Dust to dust
We scattered my Grandad's ashes on Friday. The vicar said some words for the few family members present, and then my dad poured the contents of the cremation urn into the small block of soil that had been cut into the turf.
The event was low-key - we'd already said our goodbyes at the funeral, after all. No fuss, no further ceremony to close the chapter of his life. Just a few quiet moments reflection.
It was strange seeing the dust that made up what had once been my grandad's body. As the urn was emptied, wisps of ash, caught in the early-evening sunlight, sparkled like his spirit; whirling eddies, picked up by the breeze, drifting across the graveyard. It was quite beautiful. The dappled twilight, the sounds of the nearby river, birds singing all around.
Now I'm not a religious or spiritual man, not in any way. I believe that Man has his propensity towards faith - faith in anything he cannot understand or easily confront and his belief in the unbelievable - hardwired into him genetically in the same way as violence and aggression are also hardwired in. My own "faith" is backed by science, and I feel that I can see the belief of others in the supernatural (of any sort) for what it is - an evolutionary advantage that has seen Homo Sapiens Sapiens rise above all of the other hominid species, succeeding where other manlike creatures have failed. Through community, through shared awe, through society. I believe that this self-protective mechanism is where mankind gets its most unappealing and unfortunate traits - racism, xenophobia, religious intolerance. Thankfully it evidently also provides much strength, nurturing kindness and support and community. Its just a shame that 21st Century society hasn't progressed far enough to fully embrace humanism, to give people the power to care because people are people. But I digress. Although I feel that I am correct in my lack of faith, other people - members of my family, my grandad - would equally feel that I am wrong. And we all must work within the parameters we're given.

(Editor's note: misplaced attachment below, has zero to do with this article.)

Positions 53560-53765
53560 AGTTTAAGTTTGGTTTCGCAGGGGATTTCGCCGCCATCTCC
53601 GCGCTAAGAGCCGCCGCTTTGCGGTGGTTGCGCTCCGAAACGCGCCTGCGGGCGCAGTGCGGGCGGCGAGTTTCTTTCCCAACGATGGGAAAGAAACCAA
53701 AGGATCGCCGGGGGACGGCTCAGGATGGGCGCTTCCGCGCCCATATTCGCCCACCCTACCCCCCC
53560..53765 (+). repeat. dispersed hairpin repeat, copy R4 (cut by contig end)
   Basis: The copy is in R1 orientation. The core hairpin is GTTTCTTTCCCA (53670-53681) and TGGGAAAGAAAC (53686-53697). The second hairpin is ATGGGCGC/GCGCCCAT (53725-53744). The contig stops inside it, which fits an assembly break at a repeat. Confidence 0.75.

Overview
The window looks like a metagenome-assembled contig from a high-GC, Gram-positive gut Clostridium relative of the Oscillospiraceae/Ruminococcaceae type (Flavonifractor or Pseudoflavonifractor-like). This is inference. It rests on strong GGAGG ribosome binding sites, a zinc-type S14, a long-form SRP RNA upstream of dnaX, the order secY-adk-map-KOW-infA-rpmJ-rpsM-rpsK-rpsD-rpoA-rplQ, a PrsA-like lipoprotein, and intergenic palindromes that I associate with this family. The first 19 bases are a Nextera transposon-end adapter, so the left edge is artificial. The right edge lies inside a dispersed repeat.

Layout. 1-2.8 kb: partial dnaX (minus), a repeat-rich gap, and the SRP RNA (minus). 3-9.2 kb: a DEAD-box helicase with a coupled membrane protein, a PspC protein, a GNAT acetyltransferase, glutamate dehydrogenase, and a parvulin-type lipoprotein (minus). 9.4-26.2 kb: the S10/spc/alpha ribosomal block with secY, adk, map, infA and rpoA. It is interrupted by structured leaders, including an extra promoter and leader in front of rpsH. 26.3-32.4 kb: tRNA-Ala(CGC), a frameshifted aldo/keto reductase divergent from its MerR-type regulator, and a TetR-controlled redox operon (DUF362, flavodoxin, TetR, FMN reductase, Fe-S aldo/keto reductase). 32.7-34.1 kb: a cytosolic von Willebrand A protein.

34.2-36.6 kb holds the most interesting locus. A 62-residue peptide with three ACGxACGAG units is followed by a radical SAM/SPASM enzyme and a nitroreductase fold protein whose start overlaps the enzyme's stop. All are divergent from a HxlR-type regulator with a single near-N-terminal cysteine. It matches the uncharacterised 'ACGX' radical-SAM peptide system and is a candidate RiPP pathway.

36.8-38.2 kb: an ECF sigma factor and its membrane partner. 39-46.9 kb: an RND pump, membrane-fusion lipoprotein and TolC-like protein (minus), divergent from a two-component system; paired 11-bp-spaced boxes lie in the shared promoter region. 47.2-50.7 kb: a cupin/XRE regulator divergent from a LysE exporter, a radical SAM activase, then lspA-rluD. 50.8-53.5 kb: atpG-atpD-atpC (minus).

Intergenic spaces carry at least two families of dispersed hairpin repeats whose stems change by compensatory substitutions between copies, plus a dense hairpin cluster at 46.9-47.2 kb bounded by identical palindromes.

Whatever you believe in, with this final act, the scattering his ashes, this wonderful man was laid to rest, and I felt the shudders of his passing so deeply in my soul, if I truly did believe in the soul.
Wisps of a great man, blowing in the breeze, returning to the earth. His memories live on in our hearts, our memories, our stories. And when my generation is dead and gone, his atoms will still live on in the grass and the flowers, the insects, the birds and those that prey on them, and in people just like him or me. He will be part of the soil, the nutrients, the river, the sea, the clouds, and the rain.
And one day far from now, as we all were sourced from stardust, then stardust he will again be.
Thinking now about my own inevitable death, it's a strange realisation that it excites me so much to think that my constituent elements will one day be returning to the lowest levels of the ecosystem. In the same way that I feel a heady thrill from the simple act of dropping a clipped bud or a fruit or berry far from its parent plant's habitat, the thought that I will one day merge with and affect this beautiful thing called nature provides me with an unusual feeling of joy and comfort.
But then, I guess that's not so strange. There's nothing to fear in death.